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How New York City's Reservoirs Developed

By Bill BreenSpecial to The Christian Science Monitor / October 3, 1989



NEW YORK

THE city of New York draws practically its entire water supply from three great reservoir systems, the Croton, Catskill, and Delaware. In the early 1900s, pollution of the drinking water from local springs pushed the city to purchase water rights along the Croton River in Westchester County, according to the Department of Environmental Protection. The city's first aqueduct, built of stone and brick masonry and based on designs of the ancient Romans, went into service in 1842. It was more than 30 miles long and provided a supply of 60 million gallons a day.

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A new Croton Aqueduct, three times as large as the old one and following a completely different route, was completed in 1893. The Croton system conveys 10 percent of the city's water.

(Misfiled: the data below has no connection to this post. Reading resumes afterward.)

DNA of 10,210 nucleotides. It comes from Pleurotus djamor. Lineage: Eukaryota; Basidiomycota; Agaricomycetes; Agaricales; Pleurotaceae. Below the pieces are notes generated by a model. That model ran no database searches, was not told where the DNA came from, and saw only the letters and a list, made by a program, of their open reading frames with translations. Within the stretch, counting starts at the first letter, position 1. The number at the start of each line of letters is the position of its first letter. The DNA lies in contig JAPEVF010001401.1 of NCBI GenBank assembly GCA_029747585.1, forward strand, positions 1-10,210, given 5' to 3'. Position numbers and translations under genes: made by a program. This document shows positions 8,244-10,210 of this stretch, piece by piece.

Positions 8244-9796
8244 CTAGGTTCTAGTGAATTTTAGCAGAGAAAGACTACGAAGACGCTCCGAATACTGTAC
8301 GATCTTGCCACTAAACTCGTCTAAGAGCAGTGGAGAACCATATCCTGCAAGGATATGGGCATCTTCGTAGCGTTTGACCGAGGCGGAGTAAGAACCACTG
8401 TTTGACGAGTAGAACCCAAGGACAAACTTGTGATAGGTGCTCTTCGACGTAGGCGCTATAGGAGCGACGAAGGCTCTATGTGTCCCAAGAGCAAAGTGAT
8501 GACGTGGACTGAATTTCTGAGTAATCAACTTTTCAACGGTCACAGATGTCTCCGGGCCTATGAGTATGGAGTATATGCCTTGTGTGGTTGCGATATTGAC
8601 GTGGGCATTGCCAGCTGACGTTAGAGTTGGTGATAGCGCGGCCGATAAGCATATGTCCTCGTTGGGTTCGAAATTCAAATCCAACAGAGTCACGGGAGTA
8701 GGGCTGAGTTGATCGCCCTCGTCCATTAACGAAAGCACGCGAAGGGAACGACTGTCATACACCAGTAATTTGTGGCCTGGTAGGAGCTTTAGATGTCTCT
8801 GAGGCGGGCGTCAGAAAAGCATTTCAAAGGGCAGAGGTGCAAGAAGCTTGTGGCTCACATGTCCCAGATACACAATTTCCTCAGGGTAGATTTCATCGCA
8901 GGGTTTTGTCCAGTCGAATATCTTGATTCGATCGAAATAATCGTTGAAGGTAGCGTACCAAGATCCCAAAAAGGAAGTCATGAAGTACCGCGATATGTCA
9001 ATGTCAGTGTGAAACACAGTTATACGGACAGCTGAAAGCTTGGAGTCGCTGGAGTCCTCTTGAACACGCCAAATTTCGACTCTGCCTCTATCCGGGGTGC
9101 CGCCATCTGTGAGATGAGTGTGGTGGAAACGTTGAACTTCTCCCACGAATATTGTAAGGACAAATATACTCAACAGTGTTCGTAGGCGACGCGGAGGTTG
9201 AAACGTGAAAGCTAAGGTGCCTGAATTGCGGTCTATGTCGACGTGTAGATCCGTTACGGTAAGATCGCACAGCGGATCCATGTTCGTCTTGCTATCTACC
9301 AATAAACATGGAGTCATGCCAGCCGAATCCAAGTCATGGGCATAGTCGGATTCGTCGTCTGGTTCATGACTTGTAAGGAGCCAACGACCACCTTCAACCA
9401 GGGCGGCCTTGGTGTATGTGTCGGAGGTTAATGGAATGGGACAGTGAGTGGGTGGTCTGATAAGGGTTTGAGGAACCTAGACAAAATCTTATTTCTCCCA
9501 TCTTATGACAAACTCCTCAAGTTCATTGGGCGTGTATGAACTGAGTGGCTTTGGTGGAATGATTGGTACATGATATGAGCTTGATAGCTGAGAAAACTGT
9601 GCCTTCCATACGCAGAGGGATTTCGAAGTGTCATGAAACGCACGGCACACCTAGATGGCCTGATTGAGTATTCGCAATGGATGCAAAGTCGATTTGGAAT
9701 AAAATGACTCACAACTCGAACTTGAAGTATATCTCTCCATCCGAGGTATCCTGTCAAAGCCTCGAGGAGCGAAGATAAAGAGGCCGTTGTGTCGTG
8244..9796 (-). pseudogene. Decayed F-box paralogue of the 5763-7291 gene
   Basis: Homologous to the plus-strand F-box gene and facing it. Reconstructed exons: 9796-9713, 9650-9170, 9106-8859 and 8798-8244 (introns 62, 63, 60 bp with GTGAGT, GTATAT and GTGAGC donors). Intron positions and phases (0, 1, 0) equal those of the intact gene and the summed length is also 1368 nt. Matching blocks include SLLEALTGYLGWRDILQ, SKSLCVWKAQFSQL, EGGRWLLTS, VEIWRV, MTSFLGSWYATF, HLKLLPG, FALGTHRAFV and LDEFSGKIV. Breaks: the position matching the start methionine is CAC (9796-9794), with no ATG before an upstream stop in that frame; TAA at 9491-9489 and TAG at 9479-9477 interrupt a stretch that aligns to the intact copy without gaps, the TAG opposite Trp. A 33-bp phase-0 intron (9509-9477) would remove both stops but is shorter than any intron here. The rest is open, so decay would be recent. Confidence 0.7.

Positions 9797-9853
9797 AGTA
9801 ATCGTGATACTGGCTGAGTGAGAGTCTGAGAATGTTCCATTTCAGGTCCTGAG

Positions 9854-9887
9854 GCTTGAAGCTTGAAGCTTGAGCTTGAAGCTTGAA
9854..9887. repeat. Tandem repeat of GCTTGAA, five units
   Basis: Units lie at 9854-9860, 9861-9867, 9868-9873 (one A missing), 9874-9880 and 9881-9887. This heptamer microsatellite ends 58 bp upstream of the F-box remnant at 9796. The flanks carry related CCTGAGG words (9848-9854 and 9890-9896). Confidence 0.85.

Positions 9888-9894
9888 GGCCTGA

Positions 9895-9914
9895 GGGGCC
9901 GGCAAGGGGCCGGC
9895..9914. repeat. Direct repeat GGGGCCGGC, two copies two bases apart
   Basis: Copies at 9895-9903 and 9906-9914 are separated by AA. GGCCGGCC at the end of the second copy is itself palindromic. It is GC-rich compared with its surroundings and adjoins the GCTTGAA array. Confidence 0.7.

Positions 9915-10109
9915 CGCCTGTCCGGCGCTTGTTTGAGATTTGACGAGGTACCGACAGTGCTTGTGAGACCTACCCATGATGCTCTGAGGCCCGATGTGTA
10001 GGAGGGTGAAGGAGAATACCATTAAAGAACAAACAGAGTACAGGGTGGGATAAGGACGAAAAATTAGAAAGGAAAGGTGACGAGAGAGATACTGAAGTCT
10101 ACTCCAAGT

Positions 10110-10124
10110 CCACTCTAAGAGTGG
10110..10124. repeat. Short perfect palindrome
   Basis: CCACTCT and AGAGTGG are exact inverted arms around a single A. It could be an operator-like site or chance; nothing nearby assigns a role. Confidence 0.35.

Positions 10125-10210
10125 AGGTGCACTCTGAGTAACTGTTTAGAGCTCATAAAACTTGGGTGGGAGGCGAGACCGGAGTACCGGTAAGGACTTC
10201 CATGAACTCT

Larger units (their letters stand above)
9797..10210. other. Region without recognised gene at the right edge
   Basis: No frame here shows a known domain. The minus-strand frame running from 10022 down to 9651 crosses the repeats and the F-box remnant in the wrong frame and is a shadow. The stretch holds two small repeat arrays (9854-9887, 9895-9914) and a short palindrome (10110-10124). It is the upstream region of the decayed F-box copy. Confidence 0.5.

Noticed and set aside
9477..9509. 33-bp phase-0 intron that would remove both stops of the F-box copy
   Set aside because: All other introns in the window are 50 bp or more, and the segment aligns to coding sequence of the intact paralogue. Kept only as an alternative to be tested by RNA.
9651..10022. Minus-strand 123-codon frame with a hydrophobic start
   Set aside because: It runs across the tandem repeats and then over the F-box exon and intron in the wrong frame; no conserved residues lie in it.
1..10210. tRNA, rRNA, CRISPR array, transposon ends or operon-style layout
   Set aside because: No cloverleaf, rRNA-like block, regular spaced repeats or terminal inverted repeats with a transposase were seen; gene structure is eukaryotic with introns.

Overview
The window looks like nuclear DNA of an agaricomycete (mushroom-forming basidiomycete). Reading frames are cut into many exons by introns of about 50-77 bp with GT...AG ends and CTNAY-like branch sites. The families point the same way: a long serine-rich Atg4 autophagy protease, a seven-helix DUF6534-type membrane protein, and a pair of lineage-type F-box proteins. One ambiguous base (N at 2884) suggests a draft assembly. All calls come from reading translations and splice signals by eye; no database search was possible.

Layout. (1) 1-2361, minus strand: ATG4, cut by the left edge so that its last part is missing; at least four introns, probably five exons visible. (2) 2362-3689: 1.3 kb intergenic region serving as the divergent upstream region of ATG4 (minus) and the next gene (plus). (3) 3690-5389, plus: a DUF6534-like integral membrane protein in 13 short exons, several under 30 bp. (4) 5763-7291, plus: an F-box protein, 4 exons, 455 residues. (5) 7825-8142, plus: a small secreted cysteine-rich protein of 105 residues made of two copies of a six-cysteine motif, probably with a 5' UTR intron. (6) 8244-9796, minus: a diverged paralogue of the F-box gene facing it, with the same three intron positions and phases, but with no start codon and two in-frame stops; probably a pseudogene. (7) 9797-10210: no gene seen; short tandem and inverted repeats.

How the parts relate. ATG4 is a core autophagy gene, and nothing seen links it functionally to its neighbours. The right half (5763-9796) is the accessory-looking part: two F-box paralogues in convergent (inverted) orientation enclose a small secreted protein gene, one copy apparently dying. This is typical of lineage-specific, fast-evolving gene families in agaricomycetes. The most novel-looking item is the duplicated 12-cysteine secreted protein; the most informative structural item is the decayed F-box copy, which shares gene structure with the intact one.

A severe drought that left the city with only a five-day supply of water prompted the construction of the Catskill system. That system now pipes 40 percent of the city's water from two major reservoirs. It first came into use in 1915, when water flowed through a 92-mile section from the Ashokan Reservoir through the Catskill Aqueduct to the city.

Water engineers knew as early as the 1920s that New York's growing population would need a third system. But litigation and World War II delayed completion of the Delaware system until 1967. The Delaware reservoirs now safely yield about 580 million gallons of water per day.